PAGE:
(Some of these data were presented at the 75th AnnualMeeting of the Conference of Research Workers in AnimalDiseases, Chicago, Ill. [abstract no. 142], and at the 9th Inter-national Congress on Immunology, San Francisco, Calif. [pro-gram no. 931].)

    * Corresponding author. Mailing address: James A. Baker Institutefor Animal Health, College of Veterinary Medicine, Cornell Univer-sity, Ithaca, NY 14853. Phone: (607) 256-5600. Fax: (607) 256-5608.E-mail: [email protected]

    † Present address: College of Medicine, Cornell University, NewYork, NY 10021.

    ‡ Present address: American Veterinary Medical Association,Schaumburg, IL 60173-4360.

    § Present address: Department of Biomedical Sciences, San Fran-cisco, CA 94143.

    4661

    on March 14, 2020 by guest

    http://iai.asm.org/

    Dow

    nloaded from

    http://iai.asm.org/

  • MATERIALS AND METHODS

    Abbreviations. ASC, antibody-secreting cells; BSA, bovine serum albumin;CLN, cervical lymph node; DPBS, Dulbecco’s phosphate-buffered saline; ECL,enhanced chemiluminescence; ELISA, enzyme-linked immunosorbent assay;ELISPOT, enzyme-linked immunospot; HRP, horseradish peroxidase; IFN-g,gamma interferon; Ig, immunoglobulin; IL, interleukin; MAb, monoclonal anti-body; MLN, mesenteric lymph node; TI-2, thymus-independent type 2.

    Rats. Strain AO and strain PVG rats were produced and maintained underspecific-pathogen-free conditions. Outbred, male NIH-RNU (athymic) andNIH-RNU/1 (euthymic) rats were obtained from the Frederick Cancer Re-search and Development Center and were barrier maintained. All rats werehoused in the James A. Baker Institute vivarium according to American Asso-ciation for Accreditation of Laboratory Animal Care guidelines.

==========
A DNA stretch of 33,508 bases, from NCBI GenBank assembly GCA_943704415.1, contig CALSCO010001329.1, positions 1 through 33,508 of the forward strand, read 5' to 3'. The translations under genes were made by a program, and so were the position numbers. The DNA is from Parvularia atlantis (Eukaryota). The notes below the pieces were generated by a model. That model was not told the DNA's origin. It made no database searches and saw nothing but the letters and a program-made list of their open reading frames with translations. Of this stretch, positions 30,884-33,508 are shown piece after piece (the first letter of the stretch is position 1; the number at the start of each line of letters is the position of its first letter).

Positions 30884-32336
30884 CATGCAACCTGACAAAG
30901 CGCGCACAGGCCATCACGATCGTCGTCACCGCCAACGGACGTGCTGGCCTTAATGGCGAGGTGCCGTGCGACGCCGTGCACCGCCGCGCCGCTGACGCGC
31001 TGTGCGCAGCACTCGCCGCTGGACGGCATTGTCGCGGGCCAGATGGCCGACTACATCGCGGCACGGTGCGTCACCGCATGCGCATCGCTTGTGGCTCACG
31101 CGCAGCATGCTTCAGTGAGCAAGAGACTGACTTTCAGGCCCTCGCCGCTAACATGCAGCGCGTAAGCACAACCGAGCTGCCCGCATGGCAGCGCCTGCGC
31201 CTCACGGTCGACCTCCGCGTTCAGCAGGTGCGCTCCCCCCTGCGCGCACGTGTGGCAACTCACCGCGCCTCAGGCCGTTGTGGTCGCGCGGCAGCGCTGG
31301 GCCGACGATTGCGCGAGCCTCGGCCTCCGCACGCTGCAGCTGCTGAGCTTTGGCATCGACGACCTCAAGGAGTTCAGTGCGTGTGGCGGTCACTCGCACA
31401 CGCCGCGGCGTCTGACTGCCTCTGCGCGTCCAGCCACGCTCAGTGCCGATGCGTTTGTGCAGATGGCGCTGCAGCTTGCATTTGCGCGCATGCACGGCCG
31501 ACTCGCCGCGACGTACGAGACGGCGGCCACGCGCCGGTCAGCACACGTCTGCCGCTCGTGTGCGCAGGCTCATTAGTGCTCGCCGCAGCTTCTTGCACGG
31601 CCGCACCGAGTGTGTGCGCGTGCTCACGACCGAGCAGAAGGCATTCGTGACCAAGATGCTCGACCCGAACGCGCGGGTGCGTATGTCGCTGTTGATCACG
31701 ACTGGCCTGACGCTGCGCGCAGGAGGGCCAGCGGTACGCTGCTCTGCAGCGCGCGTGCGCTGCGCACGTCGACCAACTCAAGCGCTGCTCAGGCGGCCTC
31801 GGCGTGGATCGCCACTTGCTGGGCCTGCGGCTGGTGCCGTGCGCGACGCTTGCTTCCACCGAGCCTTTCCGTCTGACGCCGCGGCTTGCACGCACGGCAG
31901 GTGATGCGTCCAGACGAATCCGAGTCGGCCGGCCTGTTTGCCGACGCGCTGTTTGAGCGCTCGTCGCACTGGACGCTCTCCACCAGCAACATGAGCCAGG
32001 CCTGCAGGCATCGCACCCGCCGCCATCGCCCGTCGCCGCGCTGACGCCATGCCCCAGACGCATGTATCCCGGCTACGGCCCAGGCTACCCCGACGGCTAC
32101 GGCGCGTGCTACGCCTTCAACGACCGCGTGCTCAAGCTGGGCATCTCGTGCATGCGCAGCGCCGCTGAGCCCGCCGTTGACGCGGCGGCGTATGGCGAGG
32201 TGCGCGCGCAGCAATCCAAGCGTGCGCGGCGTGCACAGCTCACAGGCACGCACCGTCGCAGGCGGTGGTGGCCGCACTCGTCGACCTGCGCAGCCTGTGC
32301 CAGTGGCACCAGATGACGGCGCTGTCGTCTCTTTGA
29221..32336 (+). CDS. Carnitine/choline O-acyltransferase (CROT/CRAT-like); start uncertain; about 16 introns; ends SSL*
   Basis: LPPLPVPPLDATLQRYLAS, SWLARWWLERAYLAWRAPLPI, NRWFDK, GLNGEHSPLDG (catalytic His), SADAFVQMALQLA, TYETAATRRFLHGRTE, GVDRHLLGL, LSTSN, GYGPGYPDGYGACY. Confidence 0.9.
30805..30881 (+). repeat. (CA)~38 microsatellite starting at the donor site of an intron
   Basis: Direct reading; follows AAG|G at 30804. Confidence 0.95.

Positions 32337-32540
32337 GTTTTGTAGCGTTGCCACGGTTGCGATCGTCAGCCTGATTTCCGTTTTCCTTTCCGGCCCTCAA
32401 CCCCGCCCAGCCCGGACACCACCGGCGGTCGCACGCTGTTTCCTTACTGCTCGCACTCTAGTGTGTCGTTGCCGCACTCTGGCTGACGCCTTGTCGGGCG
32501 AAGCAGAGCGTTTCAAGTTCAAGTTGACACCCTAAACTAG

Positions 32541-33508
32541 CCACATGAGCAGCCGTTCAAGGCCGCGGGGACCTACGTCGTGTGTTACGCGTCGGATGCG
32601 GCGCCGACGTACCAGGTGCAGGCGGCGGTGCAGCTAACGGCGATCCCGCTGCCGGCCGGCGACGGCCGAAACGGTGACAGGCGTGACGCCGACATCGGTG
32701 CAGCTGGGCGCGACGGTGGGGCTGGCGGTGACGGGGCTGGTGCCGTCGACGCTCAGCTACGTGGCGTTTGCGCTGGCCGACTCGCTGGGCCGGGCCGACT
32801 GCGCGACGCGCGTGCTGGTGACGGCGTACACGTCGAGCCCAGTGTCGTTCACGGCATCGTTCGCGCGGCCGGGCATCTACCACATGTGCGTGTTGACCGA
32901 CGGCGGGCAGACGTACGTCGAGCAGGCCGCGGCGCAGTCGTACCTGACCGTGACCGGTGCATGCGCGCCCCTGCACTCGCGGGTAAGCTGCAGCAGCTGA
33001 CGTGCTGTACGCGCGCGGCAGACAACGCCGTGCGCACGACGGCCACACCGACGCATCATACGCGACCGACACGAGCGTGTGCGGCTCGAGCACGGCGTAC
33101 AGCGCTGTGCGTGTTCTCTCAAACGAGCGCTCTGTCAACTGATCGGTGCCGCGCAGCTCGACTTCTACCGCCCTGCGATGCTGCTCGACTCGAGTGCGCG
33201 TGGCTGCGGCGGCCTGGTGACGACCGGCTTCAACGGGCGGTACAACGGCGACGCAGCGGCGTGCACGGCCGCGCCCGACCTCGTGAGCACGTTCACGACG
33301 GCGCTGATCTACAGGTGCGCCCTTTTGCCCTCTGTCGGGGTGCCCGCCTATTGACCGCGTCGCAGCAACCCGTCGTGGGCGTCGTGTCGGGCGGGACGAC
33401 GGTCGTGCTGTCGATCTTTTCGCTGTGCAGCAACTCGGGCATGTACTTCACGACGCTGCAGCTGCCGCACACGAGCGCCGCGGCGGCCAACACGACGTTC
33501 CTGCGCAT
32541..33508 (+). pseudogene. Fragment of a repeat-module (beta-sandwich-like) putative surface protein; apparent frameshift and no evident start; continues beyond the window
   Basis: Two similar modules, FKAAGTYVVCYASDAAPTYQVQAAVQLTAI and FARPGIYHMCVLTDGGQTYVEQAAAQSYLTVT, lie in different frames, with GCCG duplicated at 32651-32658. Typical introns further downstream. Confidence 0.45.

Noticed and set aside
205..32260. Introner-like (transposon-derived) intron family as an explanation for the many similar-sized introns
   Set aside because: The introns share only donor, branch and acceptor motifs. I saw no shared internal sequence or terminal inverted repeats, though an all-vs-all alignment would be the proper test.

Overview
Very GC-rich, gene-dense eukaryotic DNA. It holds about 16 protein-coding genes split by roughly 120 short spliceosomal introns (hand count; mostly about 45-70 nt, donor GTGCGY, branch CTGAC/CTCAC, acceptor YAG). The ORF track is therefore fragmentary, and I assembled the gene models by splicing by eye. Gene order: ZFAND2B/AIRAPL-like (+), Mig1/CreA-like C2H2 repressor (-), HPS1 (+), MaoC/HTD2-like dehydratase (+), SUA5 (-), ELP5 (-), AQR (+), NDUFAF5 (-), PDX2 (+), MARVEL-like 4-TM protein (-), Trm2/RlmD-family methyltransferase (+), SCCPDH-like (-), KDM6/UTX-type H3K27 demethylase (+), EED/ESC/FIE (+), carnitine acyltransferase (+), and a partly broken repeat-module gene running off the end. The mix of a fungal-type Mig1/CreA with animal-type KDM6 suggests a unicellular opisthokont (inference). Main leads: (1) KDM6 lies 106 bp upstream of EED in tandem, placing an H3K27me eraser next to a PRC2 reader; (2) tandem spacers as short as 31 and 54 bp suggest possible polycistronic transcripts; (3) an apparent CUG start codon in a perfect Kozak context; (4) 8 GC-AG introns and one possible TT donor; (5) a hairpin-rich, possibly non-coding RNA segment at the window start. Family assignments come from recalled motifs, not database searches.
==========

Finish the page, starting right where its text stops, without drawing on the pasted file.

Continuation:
Parasite. T. spiralis (pig strain) was maintained in irradiated adult rats. Infec-tious larvae were harvested from muscle by digestion in a solution of 1% pep-sin–1% HCl at 37°C. Experimental rats were infected orally with larvae sus-pended in a volume of 0.2 to 0.5 ml of 0.6% nutrient broth–2% gelatin (2).

    Antigen. Crude larval antigen and excretory/secretory antigens of muscle lar-vae were prepared as previously described (4). Phosphorylcholine-bearing anti-gens were isolated from crude antigen by affinity chromatography with MAb 6G3(see below).

    Antibodies. Normal rat serum was collected by cardiac puncture from adultrats anesthetized with ether. Sera were collected at the times specified (see

    Results) from rats infected with 500 or 1,000 T. spiralis larvae. Monoclonal ratantibody 9E6 (IgG2c) is specific for tyvelose-capped glycans of T. spiralis (3, 11).

    Mouse MAbs specific for rat IgA, IgM, and HRP-conjugated polyclonalanti-rat IgG2c or IgE were obtained from Serotec (Harlan, Indianapolis,Ind.). Mouse MAbs specific for rat IgG2a, IgG2b, and IgG1 were a gift fromT. Springer (Harvard University, Boston, Mass.) (34).